Monday, September 15, 2014

A Criming Shame

Friday Comic Book Day.

Bit behing things here, but I'll catch up. Toay I have a couple of crime stories from the early fiftie from moonlighting artists. From 1950 and Hillman's Real Truw Crime stories come what I believe to be an early Dan Barry story (from before he became famous with Flash Gordon). Did you know he actually wanted to do a crime strip rather than a science fiction one, but couldn't sell it? Dan Barry is on eof those artists who deserve a whole lot of recognition, but he won't get it as long as DC is sitting on the copyrights. Between 1948 and 1952 Bary did loads and loads of great comic book stuff. He was one of the first to marry the slickness of Rip Kirby's Alex raymond to the quick and easy inking style of Milton Caniff. His style influenced many of the later DC artists, such as Gil Kane, Mike Sekowsky and Carmine Infantino, many of whom did a bit of ghosting on Flash Gordon here and there (although I am not sure about Infantino, there). His style, together with that of Alex Toth, laid the basis for the DC house style. But like Toth, Barry's early work can't be fully appreciated if you can't eprint the DC work he did in those erly years. All we have now for Toth is his later work (which is awsome as well and has been reprinted bu IDW in a superb series of books) and for Barry his early work for Gleason and some pieces here and there such as this one.

In 1954, Joe Kubert did a couple of quick jobs for Gleason, after his partnership with Norman Maurer fell through and before he landed at DC. I like that heavy early inkine of Kubert.

In the same issue you get Pete Morisi. Although much has been made from the likeness of his style with that of george Tuska, if you see them side by side they are immediately recognizable. As stylized as Tuska was, Morisi seems even more so.

Howard O'Donnell is in the same 'school' as Tuska and Morisi. He did not do a lot of comic book art, in fat I only know of his few pieces for Stan Lee's Timely/Atlas. But here he is, doing a very enjoyable who dunnit. Don't peek, now.


Britt Reid said...

"...but he won't get it as long as DC is sitting on the copyrights."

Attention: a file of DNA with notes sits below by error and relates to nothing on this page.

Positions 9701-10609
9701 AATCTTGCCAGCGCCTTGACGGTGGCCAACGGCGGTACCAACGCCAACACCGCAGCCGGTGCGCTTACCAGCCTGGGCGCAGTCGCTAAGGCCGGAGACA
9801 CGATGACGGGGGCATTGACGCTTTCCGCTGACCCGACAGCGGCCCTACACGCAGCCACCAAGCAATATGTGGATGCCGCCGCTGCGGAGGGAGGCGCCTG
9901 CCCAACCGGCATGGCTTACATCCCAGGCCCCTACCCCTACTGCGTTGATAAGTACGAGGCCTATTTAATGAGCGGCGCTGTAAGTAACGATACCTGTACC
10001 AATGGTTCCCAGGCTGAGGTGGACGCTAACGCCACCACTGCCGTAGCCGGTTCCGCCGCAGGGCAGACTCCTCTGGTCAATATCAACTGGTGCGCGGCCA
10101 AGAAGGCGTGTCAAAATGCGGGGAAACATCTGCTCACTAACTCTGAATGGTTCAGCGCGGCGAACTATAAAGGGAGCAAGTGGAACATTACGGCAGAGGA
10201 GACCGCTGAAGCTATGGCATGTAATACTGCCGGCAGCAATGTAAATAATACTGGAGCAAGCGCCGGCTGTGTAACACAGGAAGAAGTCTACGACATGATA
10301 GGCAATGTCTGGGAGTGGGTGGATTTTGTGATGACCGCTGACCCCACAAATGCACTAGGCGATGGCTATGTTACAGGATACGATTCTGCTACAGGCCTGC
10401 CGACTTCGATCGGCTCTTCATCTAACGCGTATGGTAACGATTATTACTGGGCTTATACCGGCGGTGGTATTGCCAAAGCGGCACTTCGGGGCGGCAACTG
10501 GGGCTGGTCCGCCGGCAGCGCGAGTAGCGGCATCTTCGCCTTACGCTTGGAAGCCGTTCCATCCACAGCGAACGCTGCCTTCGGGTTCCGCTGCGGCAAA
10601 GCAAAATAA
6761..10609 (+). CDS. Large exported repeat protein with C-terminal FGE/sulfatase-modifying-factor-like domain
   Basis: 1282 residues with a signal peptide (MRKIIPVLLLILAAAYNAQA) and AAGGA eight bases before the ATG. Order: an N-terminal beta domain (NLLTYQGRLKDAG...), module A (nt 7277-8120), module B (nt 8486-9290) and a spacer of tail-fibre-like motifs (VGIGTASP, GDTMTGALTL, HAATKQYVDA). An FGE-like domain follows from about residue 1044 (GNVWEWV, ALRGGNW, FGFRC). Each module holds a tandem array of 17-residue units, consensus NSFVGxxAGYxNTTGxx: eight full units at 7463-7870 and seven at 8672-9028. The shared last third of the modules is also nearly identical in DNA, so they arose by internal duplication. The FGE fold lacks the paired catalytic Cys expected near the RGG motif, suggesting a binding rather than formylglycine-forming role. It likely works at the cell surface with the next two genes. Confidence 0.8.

If you're thinking of licensed titles like Big Town, I don't think DC renewed the copyrights and the copyrights on the original radio/tv/film productions have all lapsed.

Ger Apeldoorn said...

You are right, I am talkng about Big Town, but also the True Tales book Real Facts and others. Maybe they are copyright free, but I am just repeating the argument some of the publishers have used against me. Problem is no one knows how litageous DC is these days. Their superhero obsessed reprint policy has pevented them from doing anything with the treasure trove that is the late forties. If Gary Groth called me (Hey, Gary!) I would immediately start a book on Barry. And why didn't IDW include Toth's EC work in their series?

Britt Reid said...

Remember, DC were the ones who failed to renew the copyrights on the Fleisher Superman cartoons (thinking Paramount or NTA would do it) and look what happened there...
IIRC, Toth's "Dying City" was in the Corpse on the Imjin war stories anthology.
The other two were also war stories that'll probably pop up at some point...

Ger Apeldoorn said...

I should have said DC instead of EC. If what you say is true (and I have no reason not to believe you), there are many early Toth stories that could and should have been in an early book, from the Wonder Dog stories to those in the earliest House boos and Danger Trail. My guess is, if DC copyrighted anything it was book titles and character rights, not individual stories or whole books.

Alberto said...


If you refer to "Lend Me Two Bucks 'til Friday" as being by Dan Barry - - It's not. I think this is Leonard Starr. Not Barry, anyway.

By the way - - The first half of my Dan Barry essay is going to appear in the next issue of Alter Ego, out in November. Enjoy!


Ger Apeldoorn said...

Starr inking Starr, Alberto?